Ed Boland, whose interview in the New York Times set off a flurry of negative responses, commented on the blog:

“With all due respect, Diane Ravitch, I did everything you suggested: I got my masters in education in advance of teaching, I did even more student teaching than was required, I sought out good mentors. This was not a silly whim. I may not have had the chops for the job, but if so I have plenty of company: 68% of new teachers leave NYC high poverty schools within 5 years. The school where I taught has had 100% teacher turn over, many of them were dedicated veteran educators. I’m trying to call attention to the fact that we are expecting teachers in high poverty schools to do too much. We must end the myth of the hero teacher.”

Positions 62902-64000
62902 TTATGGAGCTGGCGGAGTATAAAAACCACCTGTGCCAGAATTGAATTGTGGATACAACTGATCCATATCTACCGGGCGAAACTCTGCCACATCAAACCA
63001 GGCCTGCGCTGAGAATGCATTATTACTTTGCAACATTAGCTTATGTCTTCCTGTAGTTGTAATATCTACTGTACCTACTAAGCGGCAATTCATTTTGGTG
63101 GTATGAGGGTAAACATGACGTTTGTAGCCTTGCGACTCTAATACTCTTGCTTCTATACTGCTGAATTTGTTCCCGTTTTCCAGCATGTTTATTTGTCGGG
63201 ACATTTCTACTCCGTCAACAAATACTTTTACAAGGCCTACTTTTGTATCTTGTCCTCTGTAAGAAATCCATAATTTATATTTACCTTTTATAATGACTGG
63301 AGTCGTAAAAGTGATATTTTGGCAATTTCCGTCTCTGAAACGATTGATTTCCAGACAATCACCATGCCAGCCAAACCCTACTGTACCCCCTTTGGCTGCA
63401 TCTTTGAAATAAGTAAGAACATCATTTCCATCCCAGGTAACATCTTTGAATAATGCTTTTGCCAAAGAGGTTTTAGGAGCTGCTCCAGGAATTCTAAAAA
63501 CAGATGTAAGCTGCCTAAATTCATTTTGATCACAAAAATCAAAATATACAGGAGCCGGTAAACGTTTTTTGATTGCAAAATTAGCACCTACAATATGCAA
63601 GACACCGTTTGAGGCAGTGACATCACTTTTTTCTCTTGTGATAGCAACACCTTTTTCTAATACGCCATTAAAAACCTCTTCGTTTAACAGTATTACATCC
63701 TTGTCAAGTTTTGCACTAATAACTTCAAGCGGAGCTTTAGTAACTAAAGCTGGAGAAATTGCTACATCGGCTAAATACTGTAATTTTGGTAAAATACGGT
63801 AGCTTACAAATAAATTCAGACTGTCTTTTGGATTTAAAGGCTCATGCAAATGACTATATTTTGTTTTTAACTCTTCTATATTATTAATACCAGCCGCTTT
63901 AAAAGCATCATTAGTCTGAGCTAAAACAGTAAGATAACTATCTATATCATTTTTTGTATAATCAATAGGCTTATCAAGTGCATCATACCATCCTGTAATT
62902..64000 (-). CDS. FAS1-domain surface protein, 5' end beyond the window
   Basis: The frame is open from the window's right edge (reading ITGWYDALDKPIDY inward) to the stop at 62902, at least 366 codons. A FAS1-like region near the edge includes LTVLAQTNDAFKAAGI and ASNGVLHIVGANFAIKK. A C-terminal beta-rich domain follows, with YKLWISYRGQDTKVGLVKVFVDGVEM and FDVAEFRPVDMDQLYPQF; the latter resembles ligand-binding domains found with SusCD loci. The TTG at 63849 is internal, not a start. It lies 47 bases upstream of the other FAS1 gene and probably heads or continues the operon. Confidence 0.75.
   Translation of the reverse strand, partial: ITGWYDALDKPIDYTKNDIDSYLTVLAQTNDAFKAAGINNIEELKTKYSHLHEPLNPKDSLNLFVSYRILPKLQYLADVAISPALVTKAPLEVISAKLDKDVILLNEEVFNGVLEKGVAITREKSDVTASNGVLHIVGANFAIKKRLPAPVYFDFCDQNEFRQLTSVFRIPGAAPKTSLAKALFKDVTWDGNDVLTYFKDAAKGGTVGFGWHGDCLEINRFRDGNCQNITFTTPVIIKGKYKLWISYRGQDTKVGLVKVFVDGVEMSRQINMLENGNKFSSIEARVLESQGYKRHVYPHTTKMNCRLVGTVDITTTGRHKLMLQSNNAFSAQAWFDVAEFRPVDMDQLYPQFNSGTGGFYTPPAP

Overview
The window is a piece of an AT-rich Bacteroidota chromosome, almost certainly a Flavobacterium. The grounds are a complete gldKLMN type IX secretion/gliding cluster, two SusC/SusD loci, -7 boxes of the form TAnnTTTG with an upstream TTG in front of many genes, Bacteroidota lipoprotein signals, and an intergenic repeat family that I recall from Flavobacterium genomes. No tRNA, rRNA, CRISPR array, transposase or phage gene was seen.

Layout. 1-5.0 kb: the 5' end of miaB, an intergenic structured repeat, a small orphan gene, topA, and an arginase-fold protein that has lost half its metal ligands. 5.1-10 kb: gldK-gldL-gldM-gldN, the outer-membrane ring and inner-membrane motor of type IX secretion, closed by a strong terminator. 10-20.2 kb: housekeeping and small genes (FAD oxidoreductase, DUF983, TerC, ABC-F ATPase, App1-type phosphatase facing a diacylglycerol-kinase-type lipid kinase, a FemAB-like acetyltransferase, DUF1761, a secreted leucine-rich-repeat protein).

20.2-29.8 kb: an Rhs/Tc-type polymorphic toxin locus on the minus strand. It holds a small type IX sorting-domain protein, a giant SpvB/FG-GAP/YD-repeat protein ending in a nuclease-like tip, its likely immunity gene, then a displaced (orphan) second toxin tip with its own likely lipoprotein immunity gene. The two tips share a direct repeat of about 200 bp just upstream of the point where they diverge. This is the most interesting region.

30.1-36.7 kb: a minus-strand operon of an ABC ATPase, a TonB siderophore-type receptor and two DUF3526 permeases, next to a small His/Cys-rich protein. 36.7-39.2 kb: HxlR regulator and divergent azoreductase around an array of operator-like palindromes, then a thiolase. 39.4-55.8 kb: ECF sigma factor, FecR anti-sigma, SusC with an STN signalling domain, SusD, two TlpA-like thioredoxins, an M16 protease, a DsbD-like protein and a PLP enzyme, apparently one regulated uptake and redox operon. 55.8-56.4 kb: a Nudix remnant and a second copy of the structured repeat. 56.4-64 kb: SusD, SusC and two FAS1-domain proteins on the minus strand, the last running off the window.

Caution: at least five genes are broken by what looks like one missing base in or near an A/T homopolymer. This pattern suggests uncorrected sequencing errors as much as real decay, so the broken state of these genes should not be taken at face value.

I’m with Ed on that last point. The idea that teachers are to blame for the ills of society is simply ludicrous. The idea that a “great” teacher can singlehandedly overcome all social ills is a myth. Why not have high expectations for both teachers and for society? We have for too long allowed politicians, pundits, and billionaires too divert our attention from society’s responsibilities and shifted the blame to teachers.